/Object/drehstrom-trocken-transformator-typ-dtg-40-20

Three-phase dry-type transformer, type DTG 40/20

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©  Technisches Museum Wien, Photo: Peter Sedlaczek
Collection Area
Energy & Mining
Collection
Electrical Engineering
Epoch
1970 - 1979
At the moment this object is not published in the museum.

Transformers are used to adjust electrical voltage levels. This is so that electrical appliances can be operated properly, but also to be able to generate high voltages.

A transformer is a comparatively simple device without any moving parts. In its simplest form it consists of two coils wound around an iron core; each coil must have a different number of windings. The ratio of winding turns corresponds to the ratio of voltages.

Transformers are used wherever the available voltage is too high or too low for the operation or transmission; they are therefore fitted inside virtually all electrical devices that we use on a daily basis: mobile phones, model railways and mixers usually require a lower voltage than the 230 V from the mains socket.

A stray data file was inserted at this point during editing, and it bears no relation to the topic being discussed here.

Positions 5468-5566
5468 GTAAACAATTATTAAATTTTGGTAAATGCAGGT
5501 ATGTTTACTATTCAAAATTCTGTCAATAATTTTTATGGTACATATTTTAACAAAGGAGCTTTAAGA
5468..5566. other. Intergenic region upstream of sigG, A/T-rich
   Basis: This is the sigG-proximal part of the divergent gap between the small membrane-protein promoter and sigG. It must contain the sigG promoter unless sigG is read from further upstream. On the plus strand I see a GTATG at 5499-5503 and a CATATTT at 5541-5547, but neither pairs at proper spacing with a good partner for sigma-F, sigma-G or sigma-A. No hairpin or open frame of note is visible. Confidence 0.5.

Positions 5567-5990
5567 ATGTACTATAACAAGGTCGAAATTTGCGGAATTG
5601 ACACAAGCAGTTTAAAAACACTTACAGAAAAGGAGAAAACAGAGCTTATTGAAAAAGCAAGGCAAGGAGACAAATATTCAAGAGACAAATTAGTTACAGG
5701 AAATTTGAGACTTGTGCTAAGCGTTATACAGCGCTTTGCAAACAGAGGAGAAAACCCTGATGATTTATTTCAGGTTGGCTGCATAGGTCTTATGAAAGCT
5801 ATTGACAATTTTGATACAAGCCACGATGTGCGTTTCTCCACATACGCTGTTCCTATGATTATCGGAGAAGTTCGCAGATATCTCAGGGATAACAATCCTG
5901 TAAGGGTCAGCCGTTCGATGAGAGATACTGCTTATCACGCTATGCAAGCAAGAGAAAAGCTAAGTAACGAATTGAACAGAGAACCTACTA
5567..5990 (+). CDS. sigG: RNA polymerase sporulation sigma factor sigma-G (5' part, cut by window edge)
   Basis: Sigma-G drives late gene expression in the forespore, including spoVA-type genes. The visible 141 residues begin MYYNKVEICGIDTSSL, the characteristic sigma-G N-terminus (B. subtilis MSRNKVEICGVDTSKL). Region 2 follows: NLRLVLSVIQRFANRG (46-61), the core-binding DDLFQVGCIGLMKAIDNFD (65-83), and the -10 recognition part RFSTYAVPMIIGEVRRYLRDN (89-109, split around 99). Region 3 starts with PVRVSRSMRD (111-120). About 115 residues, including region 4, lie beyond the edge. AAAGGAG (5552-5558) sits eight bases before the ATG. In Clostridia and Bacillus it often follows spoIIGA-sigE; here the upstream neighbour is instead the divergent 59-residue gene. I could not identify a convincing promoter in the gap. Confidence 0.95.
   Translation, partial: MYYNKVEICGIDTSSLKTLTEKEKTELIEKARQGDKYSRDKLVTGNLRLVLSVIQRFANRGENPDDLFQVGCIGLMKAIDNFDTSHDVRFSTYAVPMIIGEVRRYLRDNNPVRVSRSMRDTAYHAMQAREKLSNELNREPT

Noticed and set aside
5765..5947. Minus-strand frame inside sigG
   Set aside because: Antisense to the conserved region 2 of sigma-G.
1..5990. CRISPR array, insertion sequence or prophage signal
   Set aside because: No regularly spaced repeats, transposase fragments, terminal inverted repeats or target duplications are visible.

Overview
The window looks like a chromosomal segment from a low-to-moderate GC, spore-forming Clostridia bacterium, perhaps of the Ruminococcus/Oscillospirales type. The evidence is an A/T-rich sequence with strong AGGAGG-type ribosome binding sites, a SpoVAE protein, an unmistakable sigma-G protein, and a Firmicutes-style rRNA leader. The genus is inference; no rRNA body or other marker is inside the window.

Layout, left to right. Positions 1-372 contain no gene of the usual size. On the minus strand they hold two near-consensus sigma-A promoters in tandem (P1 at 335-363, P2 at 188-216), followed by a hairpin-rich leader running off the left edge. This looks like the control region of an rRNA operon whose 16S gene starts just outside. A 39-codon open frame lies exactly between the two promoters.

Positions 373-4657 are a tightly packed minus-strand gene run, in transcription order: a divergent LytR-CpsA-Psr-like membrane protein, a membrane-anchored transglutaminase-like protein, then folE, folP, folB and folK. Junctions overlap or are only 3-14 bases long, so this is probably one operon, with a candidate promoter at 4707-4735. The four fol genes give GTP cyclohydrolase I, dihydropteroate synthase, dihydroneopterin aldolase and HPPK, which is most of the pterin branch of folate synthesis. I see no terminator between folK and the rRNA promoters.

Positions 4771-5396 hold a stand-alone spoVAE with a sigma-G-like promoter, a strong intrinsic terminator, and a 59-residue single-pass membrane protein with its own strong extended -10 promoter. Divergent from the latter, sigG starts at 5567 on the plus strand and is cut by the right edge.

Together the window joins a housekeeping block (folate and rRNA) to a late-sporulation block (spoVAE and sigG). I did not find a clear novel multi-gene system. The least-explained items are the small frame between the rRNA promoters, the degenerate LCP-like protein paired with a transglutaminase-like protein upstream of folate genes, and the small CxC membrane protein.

For electrical energy to be transmitted over long distances, the voltage has to be stepped up to allow smaller cross-sections. The electrical voltage is stepped down again once it reaches the (geographic) vicinity of the end user.

If the electrical energy produced by a generator were transmitted directly to the consumer without being transformed, the power lines would require very high cross-sections indeed. Power cables or power rails as thick as that would be much too expensive and impractical from the point of view of technical feasibility.

It was the development of transformers in the 1880s that made comprehensive electrification possible. The basic principle of the transformer has not changed in the course of history; only its design has been optimised mainly as a result of better materials. It meant that ever smaller and lighter types could be built, with lower-loss versions.

The three-phase dry-type transformer exhibited here from 1970 transforms 20,000 V (i.e. medium voltage) into 525 V and was used by Messrs. Bunzl & Biach in the paper manufacturing industry. Usually the coils on a transformer are immersed in oil for cooling purposes and electrically insulated; by contrast dry-type transformers do not use transformer oil. Here the high voltage windings are cast in resin, which means the device requires less maintenance; a mobile version is achieved by equipping it with a carriage.

Donated exhibit; our warmest thanks to: BARTH GmbH E-Motoren & Trafos



Inv.Nr. 77554

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